It is natural for children to love mathematics, but they need teachers who love it, and they need what the mathematicians have: a world of puzzles and questions. Teaching math only from a text is like teaching history only from a scrambled list of dates.

Here are some people who have loved and do love math and some of the thoughts they considered.

Right Start Math is not a book; it's a beautifully designed program for all grades. Joan Cotter has degrees in engineering and math and is an AMI certified Montessori teacher. With all these qualifications, she has composed a math curriculum that incorporates Montessori's love for the child with a genuine mathematical intuition: this is how mathematicians think.

It has the best thought-out set of manipulatives and games I have ever seen. The games are not merely practice of concepts, which would be very good in itself, but they actually teach concepts. That is, they don't just reward the learning of concepts by letting you win if you did your homework; they actually engage you in the mastery of numbers, tables, etc, and this, not merely as rote, but as pattern and number. Everyone I know who is using this program loves it and this includes a good friend with six children under 12 years. The program is somewhat teacher intensive, for ten or fifteen minutes a day, but the children are happy.

This book is based on Glenn Doman's work, but it is perhaps easier on a mother who can't keep all those cards in order. Even if you don't do everything Dr. Doman says to do, you can give your children a good start in the concept of number.

After working with brain damaged children and developing materials that allowed them to excel, Glenn Doman eventually came to work with their siblings who used the same materials to achieve unimaginable things, and with joy. This is his book about that experience, updated now by his daughter.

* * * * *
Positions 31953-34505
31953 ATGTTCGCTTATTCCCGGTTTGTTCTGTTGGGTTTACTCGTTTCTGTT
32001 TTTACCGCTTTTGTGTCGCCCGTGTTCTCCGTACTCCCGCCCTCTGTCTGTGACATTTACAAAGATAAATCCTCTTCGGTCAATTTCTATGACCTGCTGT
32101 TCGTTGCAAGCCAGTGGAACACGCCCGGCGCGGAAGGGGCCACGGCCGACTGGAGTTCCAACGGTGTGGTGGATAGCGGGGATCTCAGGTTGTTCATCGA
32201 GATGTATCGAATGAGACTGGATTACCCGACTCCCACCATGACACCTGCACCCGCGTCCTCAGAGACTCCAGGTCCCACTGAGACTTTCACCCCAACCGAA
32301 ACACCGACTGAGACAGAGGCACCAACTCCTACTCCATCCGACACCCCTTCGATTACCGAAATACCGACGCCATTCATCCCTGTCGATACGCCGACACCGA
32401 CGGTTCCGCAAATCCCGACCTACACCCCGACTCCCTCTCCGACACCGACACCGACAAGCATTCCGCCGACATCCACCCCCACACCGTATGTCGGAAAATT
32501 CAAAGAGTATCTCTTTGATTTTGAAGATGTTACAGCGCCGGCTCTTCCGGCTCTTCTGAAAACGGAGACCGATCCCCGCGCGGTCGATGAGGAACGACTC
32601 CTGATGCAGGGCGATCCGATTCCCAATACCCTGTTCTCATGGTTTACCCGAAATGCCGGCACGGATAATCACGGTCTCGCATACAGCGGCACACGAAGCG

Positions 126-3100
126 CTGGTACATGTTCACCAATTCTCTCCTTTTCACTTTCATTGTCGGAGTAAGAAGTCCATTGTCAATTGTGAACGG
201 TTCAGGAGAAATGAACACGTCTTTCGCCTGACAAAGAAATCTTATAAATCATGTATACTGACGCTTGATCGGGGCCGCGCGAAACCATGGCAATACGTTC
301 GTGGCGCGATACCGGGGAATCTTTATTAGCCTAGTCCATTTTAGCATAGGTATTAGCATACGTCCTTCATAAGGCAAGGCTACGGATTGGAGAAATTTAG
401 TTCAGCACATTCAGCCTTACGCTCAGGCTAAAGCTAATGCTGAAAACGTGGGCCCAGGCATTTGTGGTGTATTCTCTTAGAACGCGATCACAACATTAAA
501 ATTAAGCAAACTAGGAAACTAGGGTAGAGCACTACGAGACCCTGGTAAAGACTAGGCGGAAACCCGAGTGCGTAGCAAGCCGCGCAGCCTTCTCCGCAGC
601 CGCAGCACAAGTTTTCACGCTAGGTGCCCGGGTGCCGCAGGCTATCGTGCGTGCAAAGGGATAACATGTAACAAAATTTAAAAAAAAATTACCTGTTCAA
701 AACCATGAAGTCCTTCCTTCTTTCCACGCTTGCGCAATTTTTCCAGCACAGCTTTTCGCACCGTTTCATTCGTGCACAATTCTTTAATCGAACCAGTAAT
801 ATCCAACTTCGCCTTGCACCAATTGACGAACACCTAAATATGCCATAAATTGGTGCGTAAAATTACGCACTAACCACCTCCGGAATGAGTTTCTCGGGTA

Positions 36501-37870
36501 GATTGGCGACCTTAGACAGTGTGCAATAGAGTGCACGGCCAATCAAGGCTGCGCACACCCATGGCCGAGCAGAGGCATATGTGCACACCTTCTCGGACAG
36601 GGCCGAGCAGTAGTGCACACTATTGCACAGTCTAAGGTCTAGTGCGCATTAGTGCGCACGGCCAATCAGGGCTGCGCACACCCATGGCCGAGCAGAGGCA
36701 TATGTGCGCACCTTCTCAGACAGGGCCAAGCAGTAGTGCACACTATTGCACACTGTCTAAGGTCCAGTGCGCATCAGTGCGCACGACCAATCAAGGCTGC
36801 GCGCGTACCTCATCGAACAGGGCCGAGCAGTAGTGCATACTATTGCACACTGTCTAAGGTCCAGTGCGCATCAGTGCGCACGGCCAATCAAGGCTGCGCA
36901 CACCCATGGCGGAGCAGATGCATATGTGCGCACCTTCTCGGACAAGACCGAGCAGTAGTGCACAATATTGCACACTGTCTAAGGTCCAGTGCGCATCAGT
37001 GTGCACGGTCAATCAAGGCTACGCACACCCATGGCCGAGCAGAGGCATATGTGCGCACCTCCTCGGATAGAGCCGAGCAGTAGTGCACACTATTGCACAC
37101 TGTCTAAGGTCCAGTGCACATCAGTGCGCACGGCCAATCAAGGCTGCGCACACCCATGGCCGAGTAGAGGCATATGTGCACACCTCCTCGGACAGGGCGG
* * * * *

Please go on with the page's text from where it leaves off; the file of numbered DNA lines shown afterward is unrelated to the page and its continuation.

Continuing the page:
If you would like to meet the St. Francis (poverello) of math, Paul Erdös is your man. He was massively famous and competent, he never made money at it; when he won prizes, he turned around and gave the funds to the nearest poor struggling mathematician he met. His story is here lovingly told by a fellow mathematician.

This wonderful Greek mathematician will help you see math a new way. This is not about basic presentations in math; it's about puzzles and curiosities — what mathematicians really think about.

A quick search under the phrase "patterns in nature" turn up all kinds of interesting-looking books. This one updates the original by Peter S. Stevens. (See below.)

Basically, there are eight or so patterns in nature. Understanding the mathematics behind each one helps you understand why they turn up where they do, and how their combinations in different size ranges gives such an endless supply of amazing things to see.

Though the book is very challenging to understand in its entirety, it is quite accessible as a discussion of the patterns to be found. If you can’t follow the equations, you can still see the pattern and remember how they appear in your world. Patterns have an orderly source.

At some point, a science or a math course should offer a reflection on the patterns generated by bubbles and their packing rules, waves and their interference rules, the Fibonacci series and the spirals it generates, and the branching rules that govern the growth of plants and also of rivers. These are the fundamental patterns of the universe. They turn up everywhere in nature, and* Ball particularly makes the point that in the rush to embrace Darwinism, the fact that biological entities must obey the laws of physics* is often ignored. Very important!

Theodore Andrea Cook

You know, if a math book has Hokusai's famous Great Wave on the cover, something exciting must be inside. Math is about pattern as well as number, and a mathematician author covers both.

In 1974, Peter Stevens wrote this wonderful text that is out of print. And how could it stay in print, being only black and white, while his followers have the advantage of color. But the original still has its own glories, particularly some things about architecture.

Ball’s work (above) is partly based on the earlier work of D’Arcy Thompson, called *On Growth and Form*, which is a little easier to read and much cheaper, being out of copyright, but also less colorful and engaging.

Still, this older book and the one by Peter Stevens offer a swath of unexpected information about patterns, including an amazing discussion of certain architectural wonders based on shell spirals.